Mum of Bradley Lowery praises 'fantastic' breakthrough research in understanding childhood cancer

A charity boss who set up a foundation to support other children following the death of her son has today praised major research in understanding childhood cancers.

Tuesday, 26th November 2019, 11:10 am
Updated Tuesday, 26th November 2019, 12:13 pm

Gemma Lowery, whose son Bradley lost his life to terminal neuroblastoma cancer in July 2017, welcomed an announcement from Newcastle University on Tuesday, November 26 which gives an insight into further understanding how the disease progresses.

Six-year-old Bradley, of Blackhall Colliery, inspired families up and down the country as he bravely fought the illness which would eventually claim his life.

‘Leading the way’

Bradley pictured with mum Gemma. Picture: The Bradley Lowery Foundation.

As experts speak of their focus on neuroblastoma cells and how treatment could potentially be personalised in future, Gemma has welcomed the step forward and how it could lead to a better understanding of the condition.

Neuroblastoma is a rare type of cancer of the nervous system which mainly affects babies and young children.

Gemma, CEO of the Bradley Lowery Foundation, said: “It is extremely important that as much research as possible is done into neuroblastoma to help improve treatments for children with the condition.

“In general, not enough research is done into childhood cancer so the fact that Newcastle University is leading the way in studying neuroblastoma is fantastic.

Bradley Lowery pictured at his sixth birthday party.

“It’s great that this research is a stepping stone towards personalised treatment as the standard treatment currently given is gruelling.

“Bradley was on life-support for 15 days, not from the cancer but from the effects of the chemotherapy.

“The Bradley Lowery Foundation is pushing for more people to become involved in scientific research and this is an example of the importance of it.”

Bradley spent a lot of time at Newcastle’s Royal Victoria Infirmary throughout his short life – and it was his friendship and care for other children that inspired his family and friends to set up the foundation in his name in the wake of his death.

Bradley Lowery when he was the England mascot at Wembley.

What is the research and how will it help patients?

Neuroblastoma often begins in the adrenal gland – but in around half of cases the condition has spread throughout the body when it is diagnosed, particularly to bone and bone marrow.

In these high-risk cases survival is only about 50%.

A study, led by experts at Newcastle University and published in Clinical Cancer Research on Tuesday, has focused on neuroblastoma cells which circulate in the blood and spread through the bone marrow.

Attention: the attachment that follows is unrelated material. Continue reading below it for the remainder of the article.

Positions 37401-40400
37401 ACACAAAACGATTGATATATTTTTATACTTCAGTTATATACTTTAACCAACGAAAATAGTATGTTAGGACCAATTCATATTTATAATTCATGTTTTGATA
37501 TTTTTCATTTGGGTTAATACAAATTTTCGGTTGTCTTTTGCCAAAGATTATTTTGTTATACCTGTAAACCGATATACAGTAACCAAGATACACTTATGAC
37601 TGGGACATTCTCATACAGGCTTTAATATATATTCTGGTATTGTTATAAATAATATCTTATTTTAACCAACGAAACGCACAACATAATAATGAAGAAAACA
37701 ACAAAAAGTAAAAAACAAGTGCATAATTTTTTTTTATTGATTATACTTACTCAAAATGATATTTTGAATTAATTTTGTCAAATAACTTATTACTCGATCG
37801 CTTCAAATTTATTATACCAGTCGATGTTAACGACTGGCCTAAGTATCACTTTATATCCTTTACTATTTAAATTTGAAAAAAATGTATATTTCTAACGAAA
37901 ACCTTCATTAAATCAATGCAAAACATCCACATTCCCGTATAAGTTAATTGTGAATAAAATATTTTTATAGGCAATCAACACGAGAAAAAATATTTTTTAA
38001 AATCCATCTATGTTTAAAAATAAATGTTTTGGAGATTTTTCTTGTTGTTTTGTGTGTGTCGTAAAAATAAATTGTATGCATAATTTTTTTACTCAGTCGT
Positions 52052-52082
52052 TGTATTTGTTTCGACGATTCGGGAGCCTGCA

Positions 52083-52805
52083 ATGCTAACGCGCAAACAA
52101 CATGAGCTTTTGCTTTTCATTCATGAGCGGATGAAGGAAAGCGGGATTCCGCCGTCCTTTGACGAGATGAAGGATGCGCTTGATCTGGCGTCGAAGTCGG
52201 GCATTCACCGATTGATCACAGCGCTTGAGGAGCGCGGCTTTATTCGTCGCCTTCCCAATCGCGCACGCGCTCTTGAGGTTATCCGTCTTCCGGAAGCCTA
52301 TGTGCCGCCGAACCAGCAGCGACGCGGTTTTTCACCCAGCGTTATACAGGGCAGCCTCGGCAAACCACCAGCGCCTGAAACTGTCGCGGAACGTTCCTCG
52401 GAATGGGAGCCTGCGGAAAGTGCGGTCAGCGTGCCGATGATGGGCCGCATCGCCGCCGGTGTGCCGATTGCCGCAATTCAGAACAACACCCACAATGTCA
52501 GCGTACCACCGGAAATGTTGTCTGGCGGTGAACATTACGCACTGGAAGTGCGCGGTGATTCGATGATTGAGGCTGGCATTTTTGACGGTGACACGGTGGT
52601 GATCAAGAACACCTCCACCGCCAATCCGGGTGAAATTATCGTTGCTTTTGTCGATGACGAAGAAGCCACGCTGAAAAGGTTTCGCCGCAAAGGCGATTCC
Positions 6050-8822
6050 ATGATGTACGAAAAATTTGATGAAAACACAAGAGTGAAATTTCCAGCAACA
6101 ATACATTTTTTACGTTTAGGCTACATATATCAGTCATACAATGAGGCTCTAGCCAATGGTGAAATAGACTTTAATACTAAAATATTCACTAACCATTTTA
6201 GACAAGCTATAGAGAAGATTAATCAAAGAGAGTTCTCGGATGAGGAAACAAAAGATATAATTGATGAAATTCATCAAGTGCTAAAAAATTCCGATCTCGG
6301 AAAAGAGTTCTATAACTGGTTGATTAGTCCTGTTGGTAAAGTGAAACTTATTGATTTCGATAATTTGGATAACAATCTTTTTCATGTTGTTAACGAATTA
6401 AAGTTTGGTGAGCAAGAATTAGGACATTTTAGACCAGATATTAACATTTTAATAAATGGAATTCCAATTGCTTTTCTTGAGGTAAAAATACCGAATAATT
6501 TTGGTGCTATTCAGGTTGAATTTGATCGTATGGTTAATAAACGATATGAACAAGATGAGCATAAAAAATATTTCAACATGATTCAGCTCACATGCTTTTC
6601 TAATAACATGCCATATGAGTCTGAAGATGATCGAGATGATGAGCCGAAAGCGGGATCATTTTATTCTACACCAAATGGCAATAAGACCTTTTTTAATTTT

Experts now say it is possible to test the impact of newer targeted types of treatments on the circulating tumour cells without the need for an invasive biopsy.

Professor Deborah Tweddle, from the newly-formed Newcastle University Centre for Cancer, led the national research.

She believes that it is a major step forward in trying to personalise treatment, as the number of circulating tumour cells indicate the strength of the disease.

Professor Tweddle added: “Our study is an exciting development. It has improved our understanding of the spread of neuroblastoma and why some young patients may be at high risk of the disease advancing.

“If the numbers of circulating tumour cells prove important in predicting the effects of chemotherapy then, in the future, we will hopefully be able to tailor treatment to an individual patient’s needs.

“Through a greater understanding of neuroblastoma we hope to eventually improve the cure rate and, for those children who survive, we want to make sure that their quality of life is as good as possible after treatment.

“Our ultimate aim is to give those with this devastating disease the best chance possible and increase survival rates.”

How was the study carried out?

Scientists collected blood and bone marrow samples from patients at five paediatric oncology centres in England and Scotland.

A total of 40 patients were studied. Twenty-three of these had high risk neuroblastoma at diagnosis

The team then analysed these patient samples using specialist equipment – an Image Stream Flow Cytometer, funded in 2013 with a grant from the Sir Bobby Robson Foundation - to count the number of tumour cells circulating in the blood and bone marrow.

Tumour cells were labelled with an antibody against a molecule called GD2, present on neuroblastoma cells. They were then photographed.

Anti-GD2 antibody therapy is now routinely used for treatment of patients with high risk neuroblastoma.

The plasma of the blood was also collected after the cells were removed and researchers found that they could still detect small pieces of tumour DNA.

Genetic tests were then carried out on the DNA and it was identified that they were similar to that of the main tumour.

Professor Tweddle added that it was “early days” for the research – but that the pioneering work meant promising things going forward for treating and supporting patients.

Further studies will look at a larger number of patients and will be done as part of the next European high risk neuroblastoma trial, which is hoped will be open in the UK in 2020.

The Sir Bobby Foundation launched in 2008 and it has gone on to raise more than £13.5million to find more effective ways to detect and treat cancer.